Statistics::Basic::_TwoVectorBase - base class objects like Correlation
Query the value of the object. It will return the undefined value until there's something to calculate.
Insert two new new values into the vectors. This function must be given precisely two arguments and probably shouldn't be undefined values in most cases.
# insert a 4 in one vector and a 3 in the other $object_instance->insert( 4, 3 );
- append() ginsert()
The growing insert inserts new elements, growing the max size of the vector to accommodate the new elements (if necessary). This function must be given precisely two arguments and probably shouldn't be undefined values in most cases.
# append a 4 in one vector and a 3 in the other $object_instance->ginsert( 4, 3 );
The current size of the vectors -- regardless of their max size (as set by "set_size()"). This function returns a list, i.e.:
my @s = $obj->query_size; # two values my $s = $obj->query_size; # the right hand value of the list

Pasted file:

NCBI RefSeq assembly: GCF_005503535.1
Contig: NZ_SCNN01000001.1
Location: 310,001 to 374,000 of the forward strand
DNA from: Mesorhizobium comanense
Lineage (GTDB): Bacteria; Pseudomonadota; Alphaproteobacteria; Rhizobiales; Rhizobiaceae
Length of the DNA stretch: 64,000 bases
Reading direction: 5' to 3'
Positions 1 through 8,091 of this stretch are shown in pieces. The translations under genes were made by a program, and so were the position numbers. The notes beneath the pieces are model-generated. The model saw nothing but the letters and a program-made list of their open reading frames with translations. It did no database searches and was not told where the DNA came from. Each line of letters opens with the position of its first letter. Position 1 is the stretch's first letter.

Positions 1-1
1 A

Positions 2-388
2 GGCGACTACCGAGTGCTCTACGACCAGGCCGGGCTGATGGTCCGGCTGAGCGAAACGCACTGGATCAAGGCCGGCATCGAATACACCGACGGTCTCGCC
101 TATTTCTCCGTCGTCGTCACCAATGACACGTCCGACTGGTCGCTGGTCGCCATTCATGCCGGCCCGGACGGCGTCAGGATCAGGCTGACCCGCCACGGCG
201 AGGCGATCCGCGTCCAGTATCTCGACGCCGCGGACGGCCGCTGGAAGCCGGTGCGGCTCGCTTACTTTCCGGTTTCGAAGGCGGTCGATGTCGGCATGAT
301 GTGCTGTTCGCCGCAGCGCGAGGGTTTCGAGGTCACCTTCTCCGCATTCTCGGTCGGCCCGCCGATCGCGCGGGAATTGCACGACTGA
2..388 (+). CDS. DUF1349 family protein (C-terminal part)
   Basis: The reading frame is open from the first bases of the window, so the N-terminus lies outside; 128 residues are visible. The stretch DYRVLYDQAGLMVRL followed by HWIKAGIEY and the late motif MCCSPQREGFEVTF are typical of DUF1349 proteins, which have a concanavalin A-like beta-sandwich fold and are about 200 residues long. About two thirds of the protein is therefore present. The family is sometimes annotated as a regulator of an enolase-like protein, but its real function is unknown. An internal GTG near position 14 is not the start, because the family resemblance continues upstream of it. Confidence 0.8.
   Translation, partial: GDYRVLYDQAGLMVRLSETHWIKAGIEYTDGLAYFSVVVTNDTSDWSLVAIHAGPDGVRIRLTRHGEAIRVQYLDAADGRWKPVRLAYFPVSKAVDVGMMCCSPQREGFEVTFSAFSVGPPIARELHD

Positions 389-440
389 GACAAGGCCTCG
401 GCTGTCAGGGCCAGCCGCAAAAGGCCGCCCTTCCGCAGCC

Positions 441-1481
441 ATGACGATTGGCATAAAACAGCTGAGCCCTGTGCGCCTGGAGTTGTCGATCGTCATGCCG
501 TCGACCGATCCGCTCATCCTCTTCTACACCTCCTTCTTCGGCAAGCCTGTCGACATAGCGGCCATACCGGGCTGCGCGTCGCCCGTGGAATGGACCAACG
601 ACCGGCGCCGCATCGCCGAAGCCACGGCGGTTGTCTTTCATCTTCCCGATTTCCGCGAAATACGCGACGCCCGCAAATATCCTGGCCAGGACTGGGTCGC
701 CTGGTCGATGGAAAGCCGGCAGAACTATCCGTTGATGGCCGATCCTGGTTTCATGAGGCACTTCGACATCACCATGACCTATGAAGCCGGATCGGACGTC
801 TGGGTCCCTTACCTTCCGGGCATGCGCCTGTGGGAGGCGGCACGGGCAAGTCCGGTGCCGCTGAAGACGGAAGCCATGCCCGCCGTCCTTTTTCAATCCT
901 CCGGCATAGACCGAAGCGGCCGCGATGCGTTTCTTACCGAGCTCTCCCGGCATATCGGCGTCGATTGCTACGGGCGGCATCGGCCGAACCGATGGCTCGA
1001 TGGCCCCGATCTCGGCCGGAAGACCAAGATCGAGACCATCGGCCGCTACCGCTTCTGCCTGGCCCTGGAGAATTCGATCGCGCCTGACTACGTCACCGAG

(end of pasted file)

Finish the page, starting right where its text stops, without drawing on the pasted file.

Set the maximum size for the underlying Statistics::Basic::Vector objects. This function requires two arguments.
Set the vector objects used to calculate the object's value. This function takes two arguments -- which can either be arrayrefs or Statistics::Basic::Vector objects. They must have the same number of elements.
my $v1 = vector my $v2 = $v1->copy; $example_correlation->set_vector($v1, $v2);
This class provides overloads. If evaluated as a string, it will attempt to print a pretty value for the object (or
n/a, see "query()" above). the resulting string can be tuned, in terms of precision, see ipres for further information.
If evaluated as a number, it will try to return the raw result of "query()", possibly turning the resulting
undef (if applicable) into a
0 in the process -- note that Perl does this
0-izing, not the overload.
== operators are also overloaded, trying to do the right thing. Also see toler for further information.
Copyright 2012 Paul Miller -- Licensed under the LGPL